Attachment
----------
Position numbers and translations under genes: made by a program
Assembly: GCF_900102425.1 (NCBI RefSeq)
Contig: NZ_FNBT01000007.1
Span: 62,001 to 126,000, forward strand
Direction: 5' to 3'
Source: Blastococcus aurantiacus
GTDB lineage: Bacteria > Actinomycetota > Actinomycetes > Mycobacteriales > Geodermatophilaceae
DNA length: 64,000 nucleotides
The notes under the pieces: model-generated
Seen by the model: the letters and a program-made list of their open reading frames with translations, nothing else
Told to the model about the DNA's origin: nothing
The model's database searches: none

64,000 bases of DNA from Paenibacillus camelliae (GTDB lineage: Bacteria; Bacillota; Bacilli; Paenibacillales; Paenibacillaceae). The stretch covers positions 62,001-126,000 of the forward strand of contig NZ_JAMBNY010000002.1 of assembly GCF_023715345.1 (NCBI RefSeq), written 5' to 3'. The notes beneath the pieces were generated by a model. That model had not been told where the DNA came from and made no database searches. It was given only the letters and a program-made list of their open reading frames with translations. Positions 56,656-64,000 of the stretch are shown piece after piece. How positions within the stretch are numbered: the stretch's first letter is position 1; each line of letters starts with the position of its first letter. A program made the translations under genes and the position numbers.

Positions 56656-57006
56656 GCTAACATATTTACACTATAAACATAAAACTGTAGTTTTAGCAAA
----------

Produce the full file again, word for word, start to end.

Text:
Position numbers and translations under genes: made by a program
Assembly: GCF_900102425.1 (NCBI RefSeq)
Contig: NZ_FNBT01000007.1
Span: 62,001 to 126,000, forward strand
Direction: 5' to 3'
Source: Blastococcus aurantiacus
GTDB lineage: Bacteria > Actinomycetota > Actinomycetes > Mycobacteriales > Geodermatophilaceae
DNA length: 64,000 nucleotides
The notes under the pieces: model-generated
Seen by the model: the letters and a program-made list of their open reading frames with translations, nothing else
Told to the model about the DNA's origin: nothing
The model's database searches: none

64,000 bases of DNA from Paenibacillus camelliae (GTDB lineage: Bacteria; Bacillota; Bacilli; Paenibacillales; Paenibacillaceae). The stretch covers positions 62,001-126,000 of the forward strand of contig NZ_JAMBNY010000002.1 of assembly GCF_023715345.1 (NCBI RefSeq), written 5' to 3'. The notes beneath the pieces were generated by a model. That model had not been told where the DNA came from and made no database searches. It was given only the letters and a program-made list of their open reading frames with translations. Positions 56,656-64,000 of the stretch are shown piece after piece. How positions within the stretch are numbered: the stretch's first letter is position 1; each line of letters starts with the position of its first letter. A program made the translations under genes and the position numbers.

Positions 56656-57006
56656 GCTAACATATTTACACTATAAACATAAAACTGTAGTTTTAGCAAA